Saturday, November 11, 2017

Less is more

For the past 3 weeks I have been with my mother in England.  Readers of my blog will know that my mother suffers from dementia and needs a lot of support.  She doesn't have wifi at home, and even the telephone connection is quite sporadic as she lives out in the country.  Apart from looking after her,  I've done very little "work",  though I've had lots of time to think and read.  As I'm interested in moving forward into more of an innovation position, I've been reading George's Couros's book The Innovator's Mindset, and reflecting on this and how it relates to my life and the schools where I have worked.  Every day, sometimes twice a day, I have taken a break to walk around the grounds where my mother lives.  I've been enjoying the autumn sun, wind and colours.  The photos and questions in this post are all from my daily "thinking walks", and the quotes are all from George's book.

How can we focus on and support deep learning?

Less is More

  • More so than ever before, educational organizations need to focus more on depth than breadth.  Quality should always override quantity.  But that isn't what happens in schools where teachers feel inundated by new initiatives and a myriad of organizational objectives.
  • As leaders we must recognize, as we're adding what's important and removing what's unnecessary from our staff members' "plates" that every single person's plate size is different.
  • How would your staff members and students respond if someone asked, "What are the 3 big things your school is exploring?"  Would they all say the same 3 things, or would you have double-digit objectives being shared?
  • As a school, when we limit our initiatives, we give ourselves time to discover what deep learning can really look and feel like.  Focusing on a few key things promotes innovation in teaching and learning.
How far away is our "horizon"?  What will we need to learn for the next 4 years and for the next 40?

The tyranny of choice
  • When people have no choice, life is almost unbearable ... but as the number of choices keeps growing negative aspects of having a multitude of options begin to escalate until we become overloaded.  At this point choice no longer liberates but debilitates.  It might even be said to tyrannize.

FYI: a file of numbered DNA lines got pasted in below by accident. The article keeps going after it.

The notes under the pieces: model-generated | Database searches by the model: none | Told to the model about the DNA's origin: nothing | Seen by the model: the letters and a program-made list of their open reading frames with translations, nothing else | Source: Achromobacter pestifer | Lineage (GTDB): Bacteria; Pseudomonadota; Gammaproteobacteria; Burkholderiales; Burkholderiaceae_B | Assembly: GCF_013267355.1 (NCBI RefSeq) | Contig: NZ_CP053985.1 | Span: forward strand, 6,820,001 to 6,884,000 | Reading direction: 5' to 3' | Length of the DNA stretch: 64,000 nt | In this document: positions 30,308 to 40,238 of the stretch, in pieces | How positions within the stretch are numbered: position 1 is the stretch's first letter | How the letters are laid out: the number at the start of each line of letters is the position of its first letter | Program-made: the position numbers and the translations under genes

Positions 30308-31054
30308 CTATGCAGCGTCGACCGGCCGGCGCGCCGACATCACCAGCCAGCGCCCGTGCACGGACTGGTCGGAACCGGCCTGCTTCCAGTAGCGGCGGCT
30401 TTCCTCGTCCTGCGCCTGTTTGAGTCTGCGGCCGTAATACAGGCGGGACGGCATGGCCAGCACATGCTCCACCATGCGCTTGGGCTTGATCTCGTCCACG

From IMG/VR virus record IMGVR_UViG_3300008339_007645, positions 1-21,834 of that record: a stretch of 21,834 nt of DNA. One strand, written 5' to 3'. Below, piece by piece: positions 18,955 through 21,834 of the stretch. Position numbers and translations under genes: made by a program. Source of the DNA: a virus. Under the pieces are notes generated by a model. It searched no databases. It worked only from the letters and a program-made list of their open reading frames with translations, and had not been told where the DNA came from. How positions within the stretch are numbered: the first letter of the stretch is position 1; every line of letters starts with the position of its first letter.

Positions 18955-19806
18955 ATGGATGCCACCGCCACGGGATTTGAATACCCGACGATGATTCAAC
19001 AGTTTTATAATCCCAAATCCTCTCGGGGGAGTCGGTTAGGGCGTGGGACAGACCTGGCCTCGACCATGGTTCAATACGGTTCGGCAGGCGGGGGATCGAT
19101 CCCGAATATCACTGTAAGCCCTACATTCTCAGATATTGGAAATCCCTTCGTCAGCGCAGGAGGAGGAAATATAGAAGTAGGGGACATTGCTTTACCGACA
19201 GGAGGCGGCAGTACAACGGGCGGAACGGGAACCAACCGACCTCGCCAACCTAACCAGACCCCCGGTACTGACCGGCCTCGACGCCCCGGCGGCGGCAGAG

• Although offering too many choices can lead to feelings of being overwhelmed, it is imperative that leaders are careful not to constrain those we serve by only allowing them to explore designated tools or resources.  If you do not model constant exploration, teaching practices can become stagnant.  Trial and error, even if they are messy, is where powerful learning happens.
How can we get out of our educational silos and connect with others?

Creativity and innovation
  • Creativity is where we start to think differently and innovation is where creativity comes to life.
  • A focus on doing less allows us the time to go beyond surface level learning and to really explore so we can build a knowledge that enables us to move forward and innovate.  Time to explore is paramount in being successful at creating something new.
  • True innovation in education will only happen when a new structure is created: one that nurtures critical thinkers, supports risk-takers and encourages ongoing transformation, and that places a high value on creative and insightful learning.
  • We can think more creatively if we open our minds to the many connected environments that make creativity possible.  As educational leaders we must promote and capitalize on open, connected learning.  If we want to accelerate our own growth we must actively participate in the sharing of ideas.
What is the best way to create and support an "innovation ripple"?

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